Mayor Muriel Bowser and LaRuby May burst into laughter at May's campaign headquarters on Election Day in Ward 8. (Erin Schaff/For The Washington Post)

LaRuby May, a former campaign staffer to D.C. Mayor Muriel E. Bowser, has won the Ward 8 seat on the D.C. Council, according to an unofficial final tally the D.C. Board of Elections released Friday night.

May’s win marks a fresh victory for Bowser, who campaigned actively for fellow Democrats May and another former aide, Brandon Todd, who won in Ward 4. With them, Bowser gains two new allies on the 13-member council as she pushes forward with her agenda and a proposed $12.9 billion budget for fiscal 2016.

May won in Ward 8 with 1,955 votes and a 1.09 percent margin, according to Denise Tolliver, a spokeswoman for the elections board. A margin slimmer than one percent would have automatically generated a recount, she said.

May’s chief opponent, Trayon White, said he will ask for a recount.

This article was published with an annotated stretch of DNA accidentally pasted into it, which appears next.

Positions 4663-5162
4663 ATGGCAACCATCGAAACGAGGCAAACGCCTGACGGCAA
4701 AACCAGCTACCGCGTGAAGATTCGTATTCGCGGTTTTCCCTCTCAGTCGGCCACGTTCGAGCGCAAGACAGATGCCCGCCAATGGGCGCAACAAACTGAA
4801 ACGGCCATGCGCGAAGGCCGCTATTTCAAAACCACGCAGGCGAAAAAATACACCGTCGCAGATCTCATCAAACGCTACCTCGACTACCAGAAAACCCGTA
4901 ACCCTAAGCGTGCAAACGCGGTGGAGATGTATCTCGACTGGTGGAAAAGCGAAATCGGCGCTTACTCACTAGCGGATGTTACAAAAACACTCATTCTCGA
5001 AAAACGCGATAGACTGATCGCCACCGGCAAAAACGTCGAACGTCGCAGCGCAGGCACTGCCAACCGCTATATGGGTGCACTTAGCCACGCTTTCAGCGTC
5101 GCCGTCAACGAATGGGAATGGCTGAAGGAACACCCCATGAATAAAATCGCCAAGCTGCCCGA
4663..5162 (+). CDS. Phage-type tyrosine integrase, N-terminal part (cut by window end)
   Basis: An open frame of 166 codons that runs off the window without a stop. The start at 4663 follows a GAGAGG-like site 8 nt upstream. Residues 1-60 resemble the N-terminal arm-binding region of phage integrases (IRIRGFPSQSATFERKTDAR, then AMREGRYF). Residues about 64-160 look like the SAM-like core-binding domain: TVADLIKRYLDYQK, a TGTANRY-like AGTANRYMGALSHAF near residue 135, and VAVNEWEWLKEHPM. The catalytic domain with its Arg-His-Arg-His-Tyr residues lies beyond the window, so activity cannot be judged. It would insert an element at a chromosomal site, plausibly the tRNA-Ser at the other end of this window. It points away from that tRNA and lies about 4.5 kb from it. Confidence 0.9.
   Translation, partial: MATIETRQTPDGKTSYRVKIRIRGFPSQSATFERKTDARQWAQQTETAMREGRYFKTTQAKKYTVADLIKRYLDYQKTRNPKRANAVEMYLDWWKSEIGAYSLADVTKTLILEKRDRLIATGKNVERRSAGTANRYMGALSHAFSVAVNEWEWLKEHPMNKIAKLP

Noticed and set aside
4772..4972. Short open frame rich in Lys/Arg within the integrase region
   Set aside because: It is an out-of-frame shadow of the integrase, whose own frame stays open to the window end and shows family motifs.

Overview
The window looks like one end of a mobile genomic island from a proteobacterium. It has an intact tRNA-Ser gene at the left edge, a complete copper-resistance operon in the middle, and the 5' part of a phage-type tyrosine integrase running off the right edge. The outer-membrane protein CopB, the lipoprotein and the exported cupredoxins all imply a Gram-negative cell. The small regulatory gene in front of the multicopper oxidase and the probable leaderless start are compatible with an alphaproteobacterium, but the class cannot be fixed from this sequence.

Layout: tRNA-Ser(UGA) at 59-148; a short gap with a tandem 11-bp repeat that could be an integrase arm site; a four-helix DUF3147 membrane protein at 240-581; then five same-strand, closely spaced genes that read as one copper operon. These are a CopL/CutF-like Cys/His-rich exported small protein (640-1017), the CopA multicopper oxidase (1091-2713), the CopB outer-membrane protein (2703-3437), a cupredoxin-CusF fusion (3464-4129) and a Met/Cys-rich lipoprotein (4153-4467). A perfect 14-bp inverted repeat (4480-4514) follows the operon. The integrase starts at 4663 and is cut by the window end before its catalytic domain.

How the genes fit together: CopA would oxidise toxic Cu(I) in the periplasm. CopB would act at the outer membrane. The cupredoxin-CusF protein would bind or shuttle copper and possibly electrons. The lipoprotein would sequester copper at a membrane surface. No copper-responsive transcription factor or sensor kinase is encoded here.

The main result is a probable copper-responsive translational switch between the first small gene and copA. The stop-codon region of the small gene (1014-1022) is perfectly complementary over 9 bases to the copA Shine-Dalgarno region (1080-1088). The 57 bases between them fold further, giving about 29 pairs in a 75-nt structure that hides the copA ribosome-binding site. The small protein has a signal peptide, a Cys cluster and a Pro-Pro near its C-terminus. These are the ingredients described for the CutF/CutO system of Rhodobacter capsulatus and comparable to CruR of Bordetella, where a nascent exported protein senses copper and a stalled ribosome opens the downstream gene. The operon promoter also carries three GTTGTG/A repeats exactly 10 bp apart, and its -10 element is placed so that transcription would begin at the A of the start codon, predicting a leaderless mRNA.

The elections board will hold a public audit of the votes Monday and will certify the votes May 14. May and Todd could be sworn in the same day.

Ward 8 Council candidate Trayon White takes part in a candidate forum in this February file photo. (Jahi Chikwendiu/The Washington Post)

Tolliver said a recount would have to wait until the results are certified, and that even then, the new council members could start work.

“It’s up to the council when they swear the people in, but they can be sworn in on the 14th, whether they request a recount or not,” Tolliver said.

When polls closed April 28, May and White — who is a self-described protege of Marion Barry’s — were just 152 votes apart in the race to fill Barry’s vacant seat on the council.

The elections board had until 5 p.m. Friday to tally more than a thousand outstanding provisional ballots, pending proof of residency from some voters who had registered the same day as the special election.

The board also accepted absentee ballots, postmarked no later than April 28, until 5 p.m. Friday.

White, who emerged from a large field of candidates, said he believed that many of the provisional ballots would go to him, tipping the race.

In the end, May won by just 80 ballots.